This is the very opportunity for your Swedish friends, colleagues and neighbours to facilitate the shift to living outside. Spring is a time when the inside-outside is re-defined, through the furnishing of gardens and balconies, the opening of the sommarstuga, the change of habits. The winter routine of dinner around the kitchen table is abandoned for picnics, improvised meals in the park, the forest, lake shores, balconies, courtyards, on the go. Your typical Swede is unwilling to waste a single minute staying inside, if there is the chance of catching a few rays of the setting sun. As spring nights can be surprisingly chilly after a beautiful day, and the suggestion to return inside is considered an offence, my advice is persist – and dress warm.


During winter, you cannot expect your Swedish friends to meet you, unless it is planned weeks in advanced.

We are all insistently sticking to our schedules and weekly routines, worried that we would lose the control over life, and end up in a state of hibernation. With longer days, energy levels catching up, and work not taken as seriously, you will suddenly be exposed to spontaneous meet-ups and ventures.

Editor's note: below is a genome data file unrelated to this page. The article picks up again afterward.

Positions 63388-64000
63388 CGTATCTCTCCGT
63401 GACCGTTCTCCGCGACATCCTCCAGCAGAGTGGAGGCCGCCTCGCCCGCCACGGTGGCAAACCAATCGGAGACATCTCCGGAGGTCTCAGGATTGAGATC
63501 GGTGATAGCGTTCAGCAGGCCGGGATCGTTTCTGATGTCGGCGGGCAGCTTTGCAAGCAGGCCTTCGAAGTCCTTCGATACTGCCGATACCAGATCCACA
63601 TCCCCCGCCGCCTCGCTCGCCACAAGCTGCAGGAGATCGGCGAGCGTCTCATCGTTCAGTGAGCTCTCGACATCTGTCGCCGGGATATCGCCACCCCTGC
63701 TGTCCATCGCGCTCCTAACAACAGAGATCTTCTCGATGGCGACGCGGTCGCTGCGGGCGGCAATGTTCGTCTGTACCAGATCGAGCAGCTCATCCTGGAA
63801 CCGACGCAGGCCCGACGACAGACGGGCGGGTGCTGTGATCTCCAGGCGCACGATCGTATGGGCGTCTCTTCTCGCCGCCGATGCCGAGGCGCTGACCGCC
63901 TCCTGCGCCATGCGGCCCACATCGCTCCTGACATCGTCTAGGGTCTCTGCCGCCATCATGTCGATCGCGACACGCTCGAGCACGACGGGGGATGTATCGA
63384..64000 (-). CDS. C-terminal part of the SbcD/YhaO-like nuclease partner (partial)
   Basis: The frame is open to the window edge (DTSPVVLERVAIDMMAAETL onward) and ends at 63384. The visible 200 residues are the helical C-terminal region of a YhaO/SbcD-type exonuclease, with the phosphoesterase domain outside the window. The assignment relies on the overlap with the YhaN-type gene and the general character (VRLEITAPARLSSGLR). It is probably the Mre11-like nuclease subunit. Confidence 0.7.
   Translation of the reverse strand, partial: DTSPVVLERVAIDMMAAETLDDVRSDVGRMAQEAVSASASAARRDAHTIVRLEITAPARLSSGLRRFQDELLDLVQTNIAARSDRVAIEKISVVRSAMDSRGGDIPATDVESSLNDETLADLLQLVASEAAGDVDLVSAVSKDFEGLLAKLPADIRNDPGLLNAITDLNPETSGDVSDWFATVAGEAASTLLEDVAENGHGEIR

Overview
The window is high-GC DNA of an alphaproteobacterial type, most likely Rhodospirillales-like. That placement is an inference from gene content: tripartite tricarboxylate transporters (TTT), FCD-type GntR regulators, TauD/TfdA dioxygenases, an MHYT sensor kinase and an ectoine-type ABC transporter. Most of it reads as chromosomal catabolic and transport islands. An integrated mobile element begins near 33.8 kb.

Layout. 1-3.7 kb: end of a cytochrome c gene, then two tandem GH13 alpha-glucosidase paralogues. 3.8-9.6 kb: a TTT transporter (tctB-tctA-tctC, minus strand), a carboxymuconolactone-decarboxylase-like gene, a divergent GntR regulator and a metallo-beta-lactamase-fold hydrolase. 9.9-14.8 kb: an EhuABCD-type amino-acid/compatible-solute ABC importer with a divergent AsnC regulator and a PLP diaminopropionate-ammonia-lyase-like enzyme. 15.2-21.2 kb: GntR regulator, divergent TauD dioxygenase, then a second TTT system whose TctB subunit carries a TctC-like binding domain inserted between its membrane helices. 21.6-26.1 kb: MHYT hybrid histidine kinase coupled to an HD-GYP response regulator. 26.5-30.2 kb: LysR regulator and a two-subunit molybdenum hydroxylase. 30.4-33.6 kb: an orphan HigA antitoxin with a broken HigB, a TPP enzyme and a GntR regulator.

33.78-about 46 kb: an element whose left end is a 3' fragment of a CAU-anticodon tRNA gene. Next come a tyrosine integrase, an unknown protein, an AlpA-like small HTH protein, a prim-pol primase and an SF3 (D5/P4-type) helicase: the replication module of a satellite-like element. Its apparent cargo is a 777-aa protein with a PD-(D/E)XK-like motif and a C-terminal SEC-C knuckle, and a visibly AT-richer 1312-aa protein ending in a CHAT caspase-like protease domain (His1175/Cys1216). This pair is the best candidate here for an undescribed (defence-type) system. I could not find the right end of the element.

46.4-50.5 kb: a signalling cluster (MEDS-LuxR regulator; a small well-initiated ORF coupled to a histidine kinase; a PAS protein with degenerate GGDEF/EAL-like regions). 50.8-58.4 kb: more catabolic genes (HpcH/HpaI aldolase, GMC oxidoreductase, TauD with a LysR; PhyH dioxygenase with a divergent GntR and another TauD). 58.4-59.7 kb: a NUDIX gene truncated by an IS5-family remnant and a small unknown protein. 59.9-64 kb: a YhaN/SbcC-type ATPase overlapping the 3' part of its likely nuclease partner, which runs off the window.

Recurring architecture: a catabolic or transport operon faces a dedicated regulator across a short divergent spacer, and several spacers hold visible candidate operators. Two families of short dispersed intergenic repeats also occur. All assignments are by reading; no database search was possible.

In my experience, Newbies often welcome this change in attitude, whereas Oldies often express resentment and irritation in this – as many people have expressed it – schizophrenic behaviour. Other rules are also abandoned. In winter, there are systems for which side of the street you can park on, dependent on the day, or what streets need to be cleared on specific weekdays. However much car-owners hate this system, they know it is necessary to ensure that streets can be cleared of snow. Later, when the snow has melted, streets and pavements are covered in sand, a reminder of when such measures where necessary to avoid to many falling injuries on the ice. In May, the sand is cleared, and as soon as the word has spread, cyclists will appear. You will discover an abrupt decrease in the number of fellow travellers on public transport.


Spring in the Nordics is slow and painful.

There will be weeks and weeks of tentative sunshine, backlashes with snow, hail, temperatures sinking, combined with an almost naïve enthusiasm among your friends. When you expect it the least, one day, there will be a sudden burst of flowers, a few nights buzzing with life. And then it is over. Summer has arrived.